"Sarkozy entered the Elysee and said he had good relations with the Arab world and with Israelis as well," Shek continues. "He invited [President] Shimon Peres for the first official visit. When Netanyahu was elected, Sarkozy was the only head of a leading European country who publicly welcomed his election. They're friends from when they were both finance ministers. He spoke in praise of him in the salons of Europe, said he was a courageous man who would do important things. And I know firsthand that Sarkozy and his team said: 'This man intends to solve the conflict.'"
In spite of Sarkozy's criticism of Lieberman's appointment as foreign minister, Shek claims that "those years saw a revival of a kind of intimacy in the discourse with the French that hadn't existed since the days of de Gaulle in the 1960s. Many doors were opened. French is a centralized country and ... when they saw that he was cozying up to the Israelis - all his ministers knocked on my door and asked where they could carry out projects with Israel."
However, the lack of progress in the diplomatic arena lowered the degree of intimacy, says Shek: "What can you do if Sarkozy is impatient? He expected that it would take Bibi [Netanyahu] no longer to make a dramatic move and announce significant steps than the time that passed between [Sarkozy's own] first meeting with Carla Bruni until he proposed to her. When it didn't happen, and a year passed and then two, he changed his tune. I remember an event in which he awarded the Legion of Honor award to France's new chief rabbi. It was at the Elysee, many people were in attendance, and Sarkozy criticized us loudly and harshly. That was right after Dubai" - the assassination of leading Hamas member Mahmoud al-Mabhouh in February 2010 - "and Sarkozy called us fools and liars who are deceiving the entire world and think that time is on our side. In my opinion, he was very disappointed with Bibi and today there's clearly a change for the worse in the atmosphere in France [vis-a-vis Israel]."
The Prime Minister's Office responded that they do not intend to discuss Shek's claims here.
Lieberman's media adviser replied: "We can assume that if a senior position had been found for Shek in the Foreign Ministry at the end of his term in Paris, he would have kept his frustrations and his views to himself."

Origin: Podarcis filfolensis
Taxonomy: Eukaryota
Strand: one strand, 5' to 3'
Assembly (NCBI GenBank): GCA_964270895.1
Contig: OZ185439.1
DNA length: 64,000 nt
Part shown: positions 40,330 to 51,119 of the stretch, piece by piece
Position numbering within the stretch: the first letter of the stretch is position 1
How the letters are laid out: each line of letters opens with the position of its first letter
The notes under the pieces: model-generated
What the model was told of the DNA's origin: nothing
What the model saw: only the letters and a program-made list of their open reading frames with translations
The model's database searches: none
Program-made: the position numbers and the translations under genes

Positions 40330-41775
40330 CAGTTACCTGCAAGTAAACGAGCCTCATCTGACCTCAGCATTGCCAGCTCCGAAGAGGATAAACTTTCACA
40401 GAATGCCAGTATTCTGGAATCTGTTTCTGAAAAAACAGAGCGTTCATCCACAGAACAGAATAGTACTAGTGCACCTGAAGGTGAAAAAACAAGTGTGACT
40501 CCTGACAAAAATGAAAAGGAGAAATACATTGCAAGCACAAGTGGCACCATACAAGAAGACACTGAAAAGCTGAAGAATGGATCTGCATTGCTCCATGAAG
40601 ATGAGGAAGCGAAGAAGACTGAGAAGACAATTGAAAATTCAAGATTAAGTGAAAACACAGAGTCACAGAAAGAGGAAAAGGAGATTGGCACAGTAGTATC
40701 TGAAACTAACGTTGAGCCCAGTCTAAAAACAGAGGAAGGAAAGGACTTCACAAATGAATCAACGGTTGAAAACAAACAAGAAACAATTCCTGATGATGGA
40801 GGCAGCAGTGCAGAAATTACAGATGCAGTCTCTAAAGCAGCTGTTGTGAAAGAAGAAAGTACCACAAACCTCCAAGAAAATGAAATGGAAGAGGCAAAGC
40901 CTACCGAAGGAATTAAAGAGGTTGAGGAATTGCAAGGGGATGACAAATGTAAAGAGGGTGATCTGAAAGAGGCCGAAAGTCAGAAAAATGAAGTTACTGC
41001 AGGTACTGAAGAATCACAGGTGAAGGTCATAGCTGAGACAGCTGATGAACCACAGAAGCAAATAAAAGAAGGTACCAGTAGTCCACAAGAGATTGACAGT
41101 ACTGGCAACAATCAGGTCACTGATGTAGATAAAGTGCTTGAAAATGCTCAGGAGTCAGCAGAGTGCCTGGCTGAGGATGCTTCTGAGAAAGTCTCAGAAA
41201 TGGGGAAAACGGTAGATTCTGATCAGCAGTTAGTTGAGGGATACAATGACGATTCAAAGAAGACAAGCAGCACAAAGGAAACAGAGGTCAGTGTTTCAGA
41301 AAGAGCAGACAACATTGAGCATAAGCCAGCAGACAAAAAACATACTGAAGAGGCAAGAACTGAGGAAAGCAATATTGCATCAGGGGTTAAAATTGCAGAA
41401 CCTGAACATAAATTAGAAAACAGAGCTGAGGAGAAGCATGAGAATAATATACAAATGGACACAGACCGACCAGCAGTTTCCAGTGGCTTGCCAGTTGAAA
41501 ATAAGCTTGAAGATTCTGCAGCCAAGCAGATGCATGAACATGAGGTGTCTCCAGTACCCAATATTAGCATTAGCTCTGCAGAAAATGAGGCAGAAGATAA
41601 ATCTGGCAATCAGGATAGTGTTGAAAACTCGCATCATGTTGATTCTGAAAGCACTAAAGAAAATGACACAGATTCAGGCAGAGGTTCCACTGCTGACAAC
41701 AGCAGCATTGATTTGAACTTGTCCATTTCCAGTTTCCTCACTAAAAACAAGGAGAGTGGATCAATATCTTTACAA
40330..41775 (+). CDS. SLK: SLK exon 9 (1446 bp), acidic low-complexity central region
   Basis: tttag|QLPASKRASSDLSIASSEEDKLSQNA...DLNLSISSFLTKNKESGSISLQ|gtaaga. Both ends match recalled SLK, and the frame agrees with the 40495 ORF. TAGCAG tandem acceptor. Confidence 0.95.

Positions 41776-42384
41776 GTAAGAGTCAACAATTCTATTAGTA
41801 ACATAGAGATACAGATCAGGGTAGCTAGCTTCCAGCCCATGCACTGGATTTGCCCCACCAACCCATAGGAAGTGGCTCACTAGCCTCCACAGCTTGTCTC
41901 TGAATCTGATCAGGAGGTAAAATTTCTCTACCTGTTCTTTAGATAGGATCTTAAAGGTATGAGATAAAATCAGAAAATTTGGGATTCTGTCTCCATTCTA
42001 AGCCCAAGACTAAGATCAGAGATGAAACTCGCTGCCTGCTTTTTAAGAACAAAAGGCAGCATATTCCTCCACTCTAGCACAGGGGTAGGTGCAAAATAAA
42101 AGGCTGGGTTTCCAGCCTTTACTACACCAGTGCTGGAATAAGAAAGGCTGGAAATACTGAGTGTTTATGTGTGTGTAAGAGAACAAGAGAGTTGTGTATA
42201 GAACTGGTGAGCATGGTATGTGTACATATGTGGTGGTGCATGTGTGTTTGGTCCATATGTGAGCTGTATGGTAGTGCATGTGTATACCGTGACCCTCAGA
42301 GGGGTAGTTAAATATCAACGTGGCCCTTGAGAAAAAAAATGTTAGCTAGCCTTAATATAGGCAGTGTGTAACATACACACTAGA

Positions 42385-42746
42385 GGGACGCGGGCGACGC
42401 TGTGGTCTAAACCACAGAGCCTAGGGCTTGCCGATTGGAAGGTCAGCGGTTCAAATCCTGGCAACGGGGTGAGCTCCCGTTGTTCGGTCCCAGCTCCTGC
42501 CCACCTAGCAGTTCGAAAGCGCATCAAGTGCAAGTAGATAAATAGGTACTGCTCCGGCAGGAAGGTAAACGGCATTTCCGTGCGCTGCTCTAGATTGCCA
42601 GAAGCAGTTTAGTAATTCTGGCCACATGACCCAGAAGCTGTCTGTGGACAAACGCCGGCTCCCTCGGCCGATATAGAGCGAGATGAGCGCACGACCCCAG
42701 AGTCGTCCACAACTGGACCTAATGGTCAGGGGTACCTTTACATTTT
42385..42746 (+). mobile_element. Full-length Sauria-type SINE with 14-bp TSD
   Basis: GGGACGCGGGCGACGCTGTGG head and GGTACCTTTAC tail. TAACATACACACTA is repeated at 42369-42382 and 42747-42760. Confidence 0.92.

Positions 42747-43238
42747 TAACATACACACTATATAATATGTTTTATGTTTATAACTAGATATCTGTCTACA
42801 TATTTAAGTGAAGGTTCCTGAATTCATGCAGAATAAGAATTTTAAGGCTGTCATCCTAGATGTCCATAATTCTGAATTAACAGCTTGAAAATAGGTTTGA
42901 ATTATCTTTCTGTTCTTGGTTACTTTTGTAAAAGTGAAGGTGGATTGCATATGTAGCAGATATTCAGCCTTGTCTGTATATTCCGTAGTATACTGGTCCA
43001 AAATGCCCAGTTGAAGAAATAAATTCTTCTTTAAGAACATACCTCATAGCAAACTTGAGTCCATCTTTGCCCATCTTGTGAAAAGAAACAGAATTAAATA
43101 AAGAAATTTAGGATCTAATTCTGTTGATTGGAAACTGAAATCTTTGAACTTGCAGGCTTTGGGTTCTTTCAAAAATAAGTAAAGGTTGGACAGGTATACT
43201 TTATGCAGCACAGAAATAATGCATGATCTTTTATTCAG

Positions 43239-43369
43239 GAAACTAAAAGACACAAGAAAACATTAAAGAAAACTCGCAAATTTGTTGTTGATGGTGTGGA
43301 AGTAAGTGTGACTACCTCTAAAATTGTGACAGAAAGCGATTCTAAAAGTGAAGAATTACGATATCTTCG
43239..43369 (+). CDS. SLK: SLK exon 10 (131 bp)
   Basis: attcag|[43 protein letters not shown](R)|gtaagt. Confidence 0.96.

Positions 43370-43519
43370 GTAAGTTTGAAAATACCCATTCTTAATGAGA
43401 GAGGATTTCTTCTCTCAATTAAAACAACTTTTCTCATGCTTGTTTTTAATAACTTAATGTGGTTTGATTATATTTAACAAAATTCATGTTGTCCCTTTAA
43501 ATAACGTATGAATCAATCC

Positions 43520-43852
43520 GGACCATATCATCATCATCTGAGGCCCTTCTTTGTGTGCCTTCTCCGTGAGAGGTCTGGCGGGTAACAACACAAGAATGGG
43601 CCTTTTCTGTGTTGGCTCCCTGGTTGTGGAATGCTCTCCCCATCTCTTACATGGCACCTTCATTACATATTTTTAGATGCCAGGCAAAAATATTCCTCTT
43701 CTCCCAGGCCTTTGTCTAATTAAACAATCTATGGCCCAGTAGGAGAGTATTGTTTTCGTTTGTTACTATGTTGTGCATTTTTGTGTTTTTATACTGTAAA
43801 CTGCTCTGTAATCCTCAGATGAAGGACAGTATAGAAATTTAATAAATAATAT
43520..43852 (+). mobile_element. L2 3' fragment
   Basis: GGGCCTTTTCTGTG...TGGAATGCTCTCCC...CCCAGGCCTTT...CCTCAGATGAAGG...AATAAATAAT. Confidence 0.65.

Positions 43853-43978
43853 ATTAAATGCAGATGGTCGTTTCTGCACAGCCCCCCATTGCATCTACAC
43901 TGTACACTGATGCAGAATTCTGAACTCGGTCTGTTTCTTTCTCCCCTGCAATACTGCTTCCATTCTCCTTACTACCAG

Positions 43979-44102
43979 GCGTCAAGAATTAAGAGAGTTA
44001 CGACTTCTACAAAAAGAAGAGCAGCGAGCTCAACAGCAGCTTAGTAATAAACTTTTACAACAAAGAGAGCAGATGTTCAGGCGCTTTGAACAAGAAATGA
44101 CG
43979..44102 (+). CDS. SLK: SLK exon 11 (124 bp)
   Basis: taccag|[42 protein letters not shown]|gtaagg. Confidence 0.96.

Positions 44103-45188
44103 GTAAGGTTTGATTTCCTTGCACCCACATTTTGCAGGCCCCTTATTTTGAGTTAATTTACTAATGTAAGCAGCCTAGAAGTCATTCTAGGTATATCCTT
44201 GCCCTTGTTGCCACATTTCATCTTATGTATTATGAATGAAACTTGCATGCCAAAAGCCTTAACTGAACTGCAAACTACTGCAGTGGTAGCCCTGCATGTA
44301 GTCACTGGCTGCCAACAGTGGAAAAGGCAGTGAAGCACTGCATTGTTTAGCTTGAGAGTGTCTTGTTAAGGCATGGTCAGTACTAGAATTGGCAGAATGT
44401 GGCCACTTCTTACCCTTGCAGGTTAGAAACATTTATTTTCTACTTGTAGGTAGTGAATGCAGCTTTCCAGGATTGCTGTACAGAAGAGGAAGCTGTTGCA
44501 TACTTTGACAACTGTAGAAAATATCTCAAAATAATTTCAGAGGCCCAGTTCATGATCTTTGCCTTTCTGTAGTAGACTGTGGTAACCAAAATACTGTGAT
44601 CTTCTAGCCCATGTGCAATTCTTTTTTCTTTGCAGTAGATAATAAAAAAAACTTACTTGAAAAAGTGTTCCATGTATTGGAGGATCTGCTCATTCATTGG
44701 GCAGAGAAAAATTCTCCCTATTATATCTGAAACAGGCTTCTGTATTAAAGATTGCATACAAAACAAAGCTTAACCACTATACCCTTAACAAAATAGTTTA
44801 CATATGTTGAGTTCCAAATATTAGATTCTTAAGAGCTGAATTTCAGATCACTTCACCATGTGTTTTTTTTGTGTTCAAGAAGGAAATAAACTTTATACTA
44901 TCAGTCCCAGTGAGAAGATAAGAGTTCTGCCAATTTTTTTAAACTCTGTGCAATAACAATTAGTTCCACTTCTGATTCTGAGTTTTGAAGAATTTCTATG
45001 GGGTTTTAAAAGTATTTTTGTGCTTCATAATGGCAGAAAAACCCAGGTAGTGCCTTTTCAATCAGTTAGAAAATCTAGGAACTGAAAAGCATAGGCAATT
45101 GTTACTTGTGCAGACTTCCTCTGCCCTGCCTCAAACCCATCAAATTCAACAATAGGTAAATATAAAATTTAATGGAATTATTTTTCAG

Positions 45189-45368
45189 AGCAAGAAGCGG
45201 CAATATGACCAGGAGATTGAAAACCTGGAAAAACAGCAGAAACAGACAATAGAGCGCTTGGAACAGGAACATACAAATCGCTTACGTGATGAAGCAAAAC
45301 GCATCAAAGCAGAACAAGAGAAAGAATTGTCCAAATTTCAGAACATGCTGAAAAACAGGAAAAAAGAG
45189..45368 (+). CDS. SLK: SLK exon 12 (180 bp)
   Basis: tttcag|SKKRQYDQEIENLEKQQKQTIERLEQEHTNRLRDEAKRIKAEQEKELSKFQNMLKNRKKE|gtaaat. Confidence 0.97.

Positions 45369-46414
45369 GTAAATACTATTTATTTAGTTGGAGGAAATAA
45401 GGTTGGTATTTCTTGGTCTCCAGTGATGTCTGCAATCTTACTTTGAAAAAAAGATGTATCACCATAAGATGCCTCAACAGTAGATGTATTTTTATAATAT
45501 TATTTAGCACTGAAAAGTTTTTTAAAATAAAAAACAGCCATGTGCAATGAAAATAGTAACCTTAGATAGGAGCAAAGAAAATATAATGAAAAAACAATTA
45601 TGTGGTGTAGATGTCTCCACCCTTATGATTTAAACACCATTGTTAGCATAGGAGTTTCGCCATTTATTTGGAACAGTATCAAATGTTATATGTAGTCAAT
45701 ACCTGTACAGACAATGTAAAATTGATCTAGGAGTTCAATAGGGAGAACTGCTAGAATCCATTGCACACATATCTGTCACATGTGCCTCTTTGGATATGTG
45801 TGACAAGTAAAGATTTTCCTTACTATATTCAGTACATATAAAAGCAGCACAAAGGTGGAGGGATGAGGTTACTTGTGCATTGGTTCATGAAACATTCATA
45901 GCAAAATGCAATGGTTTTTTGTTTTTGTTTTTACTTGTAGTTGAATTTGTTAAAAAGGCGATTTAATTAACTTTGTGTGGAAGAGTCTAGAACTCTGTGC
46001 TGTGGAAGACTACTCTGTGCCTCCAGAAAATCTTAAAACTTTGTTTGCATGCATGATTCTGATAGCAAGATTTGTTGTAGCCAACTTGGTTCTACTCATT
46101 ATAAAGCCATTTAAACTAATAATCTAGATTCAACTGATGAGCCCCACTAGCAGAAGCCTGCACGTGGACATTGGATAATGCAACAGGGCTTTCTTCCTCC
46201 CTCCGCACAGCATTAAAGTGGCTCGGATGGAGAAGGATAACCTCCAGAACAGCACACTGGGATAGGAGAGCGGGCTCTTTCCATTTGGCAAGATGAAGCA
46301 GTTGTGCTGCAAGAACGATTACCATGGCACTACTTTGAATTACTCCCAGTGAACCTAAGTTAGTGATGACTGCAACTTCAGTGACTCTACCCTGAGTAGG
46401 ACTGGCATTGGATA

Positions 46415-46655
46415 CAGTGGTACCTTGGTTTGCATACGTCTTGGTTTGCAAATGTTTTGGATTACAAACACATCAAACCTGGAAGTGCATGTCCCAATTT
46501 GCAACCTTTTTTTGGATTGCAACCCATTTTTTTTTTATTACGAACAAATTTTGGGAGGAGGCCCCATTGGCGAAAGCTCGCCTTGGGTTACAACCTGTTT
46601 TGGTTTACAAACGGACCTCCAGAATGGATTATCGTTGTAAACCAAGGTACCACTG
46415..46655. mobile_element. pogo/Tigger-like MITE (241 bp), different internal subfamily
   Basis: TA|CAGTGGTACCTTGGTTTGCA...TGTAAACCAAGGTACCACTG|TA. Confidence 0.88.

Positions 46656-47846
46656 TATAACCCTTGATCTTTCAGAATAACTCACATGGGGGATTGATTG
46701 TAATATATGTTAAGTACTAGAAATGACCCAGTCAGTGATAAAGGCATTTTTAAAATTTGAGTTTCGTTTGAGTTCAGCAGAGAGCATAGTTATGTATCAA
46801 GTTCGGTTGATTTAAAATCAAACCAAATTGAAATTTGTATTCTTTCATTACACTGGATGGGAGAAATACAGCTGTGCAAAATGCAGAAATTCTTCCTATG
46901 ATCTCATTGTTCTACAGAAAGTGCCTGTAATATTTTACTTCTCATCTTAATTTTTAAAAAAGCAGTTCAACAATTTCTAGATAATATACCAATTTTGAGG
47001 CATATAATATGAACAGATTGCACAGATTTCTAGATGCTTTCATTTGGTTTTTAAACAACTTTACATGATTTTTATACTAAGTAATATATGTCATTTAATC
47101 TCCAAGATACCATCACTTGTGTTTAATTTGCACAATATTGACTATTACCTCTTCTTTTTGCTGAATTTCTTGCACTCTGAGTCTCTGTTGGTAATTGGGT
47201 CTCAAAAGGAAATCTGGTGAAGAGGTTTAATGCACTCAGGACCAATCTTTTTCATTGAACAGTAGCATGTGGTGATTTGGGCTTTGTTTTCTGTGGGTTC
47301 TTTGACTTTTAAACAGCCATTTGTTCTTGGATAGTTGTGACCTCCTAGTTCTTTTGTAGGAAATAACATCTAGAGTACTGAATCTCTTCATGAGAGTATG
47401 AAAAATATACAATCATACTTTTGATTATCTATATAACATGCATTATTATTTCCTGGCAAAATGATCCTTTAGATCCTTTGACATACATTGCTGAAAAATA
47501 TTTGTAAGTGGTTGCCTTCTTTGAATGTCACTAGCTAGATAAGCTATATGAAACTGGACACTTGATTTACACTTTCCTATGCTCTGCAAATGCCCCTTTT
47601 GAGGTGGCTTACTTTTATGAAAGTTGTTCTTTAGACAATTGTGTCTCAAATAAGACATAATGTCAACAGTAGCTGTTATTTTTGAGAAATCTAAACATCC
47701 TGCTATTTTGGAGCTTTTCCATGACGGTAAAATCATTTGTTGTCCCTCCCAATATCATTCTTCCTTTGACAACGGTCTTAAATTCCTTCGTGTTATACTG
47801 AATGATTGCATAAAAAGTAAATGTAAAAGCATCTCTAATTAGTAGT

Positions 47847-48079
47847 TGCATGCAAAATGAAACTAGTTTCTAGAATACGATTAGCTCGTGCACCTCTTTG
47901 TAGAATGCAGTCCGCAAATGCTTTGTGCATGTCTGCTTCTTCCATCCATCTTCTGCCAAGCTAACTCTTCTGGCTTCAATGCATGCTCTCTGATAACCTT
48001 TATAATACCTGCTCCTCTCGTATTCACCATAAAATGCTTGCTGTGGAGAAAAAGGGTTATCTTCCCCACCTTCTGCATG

A parting and a romance
Daniel Shek, 56, was born in Jerusalem to parents from Czechoslovakia. His father, Zeev, came from a large and very religious family; his mother Aliza was from Prague's assimilated intelligentsia. They met for the first time in a Jewish youth movement, and for the second time in the Theresienstadt (Terezin ) ghetto, where they married in secret. His mother miraculously survived thanks to a Czech farmer who took care of her. His father experienced transports and camps.
"After the liberation he was very ill," says Shek, "and was hospitalized in an American hospital. When he awoke from his coma and heard English around him, he thought he had died and that there was a British Mandate in heaven too."
Zeev Shek was the personal secretary of Moshe Sharett and one of the founders of the Foreign Ministry, the first generation of Israeli diplomats who gave his all for the future. Even his sudden death was like that of a soldier on duty. "He was an ambassador in Rome and died of heart failure at the age of 58, on the eve of Rosh Hashanah," his son explains. "They had invited 30 people for a holiday meal. He went to sleep and didn't get up again."
Daniel's mother was an artist, worked at the Cameri Theater as a set designer and mainly was a diplomat's wife. His father was one of the founders of Beit Theresienstadt on Kibbutz Givat Haim (Ihud ) and his mother, who died three years ago, worked there as a volunteer all those years.